Say you don’t want to deal with self publishing, or you do self publish and the novel flops. Was it a waste of time? Nope. Because I can guarantee you either your story changed in writing the novel, or you realized the concept stinks.

It’s liberating to admit you have a crappy story.

Now you can trash the novel and the script and move on! Get another story going, using the lessons you learned about craft, concept and marketability.

Not every story told is worthy of being sold.

Sometimes your baby is ugly, no matter what form it takes. The sooner you realize what stories work and what ones don’t, the better off you are. Think of it as dating. If you stay with the wrong person, you’ll never be free to find the right person. Let the bad ones go.

Even the best scripts take years to produce. As I wrote earlier, your story is a lottery ticket. Increase your odds by telling that same story in a new way. Imagine what it will feel like to hold your book in your hands at the end. You, a published author. That alone is enough incentive for me. If you don’t want to write an entire novel, write it as a short story and submit to magazines. Brokeback Mountain and Benjamin Button started as short stories.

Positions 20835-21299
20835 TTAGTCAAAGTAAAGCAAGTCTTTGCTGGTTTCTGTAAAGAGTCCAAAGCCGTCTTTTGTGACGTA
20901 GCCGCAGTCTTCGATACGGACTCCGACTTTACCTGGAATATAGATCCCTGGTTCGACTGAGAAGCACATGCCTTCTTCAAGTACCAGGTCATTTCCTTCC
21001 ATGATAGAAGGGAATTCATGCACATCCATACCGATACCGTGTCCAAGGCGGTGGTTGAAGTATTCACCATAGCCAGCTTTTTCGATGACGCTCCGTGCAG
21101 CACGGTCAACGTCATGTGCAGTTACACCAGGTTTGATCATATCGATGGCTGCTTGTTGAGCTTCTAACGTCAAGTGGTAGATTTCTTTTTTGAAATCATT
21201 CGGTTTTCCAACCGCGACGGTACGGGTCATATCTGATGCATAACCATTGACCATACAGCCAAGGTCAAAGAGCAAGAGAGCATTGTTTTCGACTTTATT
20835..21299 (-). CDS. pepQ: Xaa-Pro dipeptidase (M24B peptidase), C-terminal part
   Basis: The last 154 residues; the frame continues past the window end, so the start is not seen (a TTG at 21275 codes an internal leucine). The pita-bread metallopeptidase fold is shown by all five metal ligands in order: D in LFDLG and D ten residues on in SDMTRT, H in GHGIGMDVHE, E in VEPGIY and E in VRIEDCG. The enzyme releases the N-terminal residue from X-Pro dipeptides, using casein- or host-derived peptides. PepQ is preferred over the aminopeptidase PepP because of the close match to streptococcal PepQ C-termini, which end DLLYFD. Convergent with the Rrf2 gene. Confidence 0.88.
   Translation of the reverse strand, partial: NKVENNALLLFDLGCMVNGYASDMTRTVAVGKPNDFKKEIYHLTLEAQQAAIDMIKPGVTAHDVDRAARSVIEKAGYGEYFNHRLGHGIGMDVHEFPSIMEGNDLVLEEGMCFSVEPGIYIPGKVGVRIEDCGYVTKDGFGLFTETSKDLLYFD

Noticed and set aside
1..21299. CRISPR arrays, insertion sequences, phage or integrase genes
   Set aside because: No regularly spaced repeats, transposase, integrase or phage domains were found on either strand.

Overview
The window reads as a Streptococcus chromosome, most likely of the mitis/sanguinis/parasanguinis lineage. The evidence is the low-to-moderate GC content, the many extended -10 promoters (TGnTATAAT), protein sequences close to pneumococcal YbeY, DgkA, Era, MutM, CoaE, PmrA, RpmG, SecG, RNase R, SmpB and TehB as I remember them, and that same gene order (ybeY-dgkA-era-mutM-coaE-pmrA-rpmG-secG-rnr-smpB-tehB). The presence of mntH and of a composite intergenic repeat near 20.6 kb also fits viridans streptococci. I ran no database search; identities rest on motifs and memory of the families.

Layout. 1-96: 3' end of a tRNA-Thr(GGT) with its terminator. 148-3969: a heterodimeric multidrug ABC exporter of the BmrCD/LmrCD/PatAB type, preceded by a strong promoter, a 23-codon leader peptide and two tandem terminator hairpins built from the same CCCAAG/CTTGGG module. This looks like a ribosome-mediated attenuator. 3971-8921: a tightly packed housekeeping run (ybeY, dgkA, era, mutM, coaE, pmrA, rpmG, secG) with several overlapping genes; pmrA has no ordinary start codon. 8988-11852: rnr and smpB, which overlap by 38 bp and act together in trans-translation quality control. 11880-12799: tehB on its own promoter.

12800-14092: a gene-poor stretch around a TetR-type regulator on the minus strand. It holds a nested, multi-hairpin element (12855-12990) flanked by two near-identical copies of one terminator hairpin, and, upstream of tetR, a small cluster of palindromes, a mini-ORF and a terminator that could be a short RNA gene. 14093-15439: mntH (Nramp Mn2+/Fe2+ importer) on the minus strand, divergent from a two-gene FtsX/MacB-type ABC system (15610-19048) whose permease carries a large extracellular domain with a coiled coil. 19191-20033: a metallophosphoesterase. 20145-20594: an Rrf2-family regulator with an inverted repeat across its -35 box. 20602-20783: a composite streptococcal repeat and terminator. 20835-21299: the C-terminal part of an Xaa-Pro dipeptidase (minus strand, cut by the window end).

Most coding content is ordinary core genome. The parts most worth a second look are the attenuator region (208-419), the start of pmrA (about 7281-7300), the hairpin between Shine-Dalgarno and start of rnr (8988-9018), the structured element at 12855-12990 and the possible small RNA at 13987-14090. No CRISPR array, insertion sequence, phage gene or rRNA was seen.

Now for a confession: I planned on starting my trilogy with this year’s NaNoWriMo, but I have been thwarted with another rewrite of Slavery by Another Name (SBAN). I can hear some of you saying, “ANOTHER REWRITE… why is she still at that damn script?” This time, I have serious producers interested. The day this baby gets a green light, I’ll tell you the entire story. But for now, I am going to give this project my all, even if it means postponing my trilogy a month.

So… how I am going to tackle the NaNoWriMo challenge this year is to spend this month knocking out a great SBAN rewrite as well as outline the first book of the trilogy.

I will write every single day.

After all, that is one of the best benefits of NaNoWriMo, getting you in the habit of daily writing. It takes 28 days to develop a habit. This challenge is a great first step.

Whether you formally sign up for NaNoWriMo, or if you simply make a personal challenge to adapt your script to either a novel or short story, I urge you to step outside of your comfort zone and give it a try.